Between One Dream and Another: Expression Between the Categories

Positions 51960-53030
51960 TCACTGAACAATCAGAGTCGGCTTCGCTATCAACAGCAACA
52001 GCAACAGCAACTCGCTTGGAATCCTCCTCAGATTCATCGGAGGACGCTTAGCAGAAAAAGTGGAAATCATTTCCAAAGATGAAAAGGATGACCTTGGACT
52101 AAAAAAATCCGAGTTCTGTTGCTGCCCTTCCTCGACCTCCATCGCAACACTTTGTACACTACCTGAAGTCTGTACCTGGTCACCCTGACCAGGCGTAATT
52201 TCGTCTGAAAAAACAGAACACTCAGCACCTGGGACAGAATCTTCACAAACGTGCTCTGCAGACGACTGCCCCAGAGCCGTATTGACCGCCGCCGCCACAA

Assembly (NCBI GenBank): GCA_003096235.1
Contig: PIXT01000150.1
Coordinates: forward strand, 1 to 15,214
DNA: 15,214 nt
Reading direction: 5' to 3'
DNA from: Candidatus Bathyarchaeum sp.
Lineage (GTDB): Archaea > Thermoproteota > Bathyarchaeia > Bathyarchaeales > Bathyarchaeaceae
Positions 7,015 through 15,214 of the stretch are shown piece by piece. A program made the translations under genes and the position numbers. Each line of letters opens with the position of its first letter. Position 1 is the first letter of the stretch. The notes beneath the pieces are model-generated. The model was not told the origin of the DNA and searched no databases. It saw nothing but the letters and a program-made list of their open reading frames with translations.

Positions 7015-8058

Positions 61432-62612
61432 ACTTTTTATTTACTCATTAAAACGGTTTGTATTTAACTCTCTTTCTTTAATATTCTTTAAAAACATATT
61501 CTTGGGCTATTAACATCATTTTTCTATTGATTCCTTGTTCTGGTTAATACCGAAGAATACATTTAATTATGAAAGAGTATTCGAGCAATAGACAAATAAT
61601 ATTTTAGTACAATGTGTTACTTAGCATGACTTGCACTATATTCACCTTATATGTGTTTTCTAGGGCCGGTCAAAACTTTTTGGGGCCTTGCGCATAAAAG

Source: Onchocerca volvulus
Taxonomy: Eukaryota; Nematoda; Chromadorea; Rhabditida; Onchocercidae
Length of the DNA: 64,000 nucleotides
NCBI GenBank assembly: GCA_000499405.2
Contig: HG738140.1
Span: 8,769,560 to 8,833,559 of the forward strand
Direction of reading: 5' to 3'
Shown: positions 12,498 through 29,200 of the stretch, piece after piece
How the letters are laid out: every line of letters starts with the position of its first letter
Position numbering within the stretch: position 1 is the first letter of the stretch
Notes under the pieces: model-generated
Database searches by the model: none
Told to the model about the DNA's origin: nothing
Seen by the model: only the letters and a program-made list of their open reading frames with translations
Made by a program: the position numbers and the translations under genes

This course will exclusively sample recent forms of representation or documentation that to some lesser or greater degree confound or cross generic categorization. That means we won’t be doing the usual scholarly heavy-lifting. We won’t, for starters, be unduly concerned with honoring the traditional view that such genre-blurring acts must always be understood as originating in the European modernist art movements of the early twentieth century. Yes, those fine art movements certainly loom large in attempts to situate and make sense of later experimental forms of expression—and at times they are unquestionably helpful—, but such a strict sense of cultural and historical determinism too often dead-ends in the modernist/postmodernist cul-de-sac. In this course, I am asking that we attempt to understand more recent instances of experimentation in, and as products of, their unique historical contexts. I am asking that we crisscross worlds of creation and social concern. Recent texts/topics will be widely cast and include, in no particular order: “Bartleby the Scrivener” and the Occupy Movement; Wild Style Graffiti and Street Art; Roland Barthes, early “vernacular” photography and GIF’s; the camera phone ‘digital’ difference of the Abu Ghraib images as ‘photo documents’; African American artist’s recycling of classical European visual forms; and creative or autobiographical non-fiction as anti-historiography. In addition to discussion, seminar sessions will incorporate student questions (from reading responses) and, at key points, impromptu group/break-out exercises. Formal writing requirements include reading responses (2), a critical journal, and a final longer project that may draw or build on any of the former.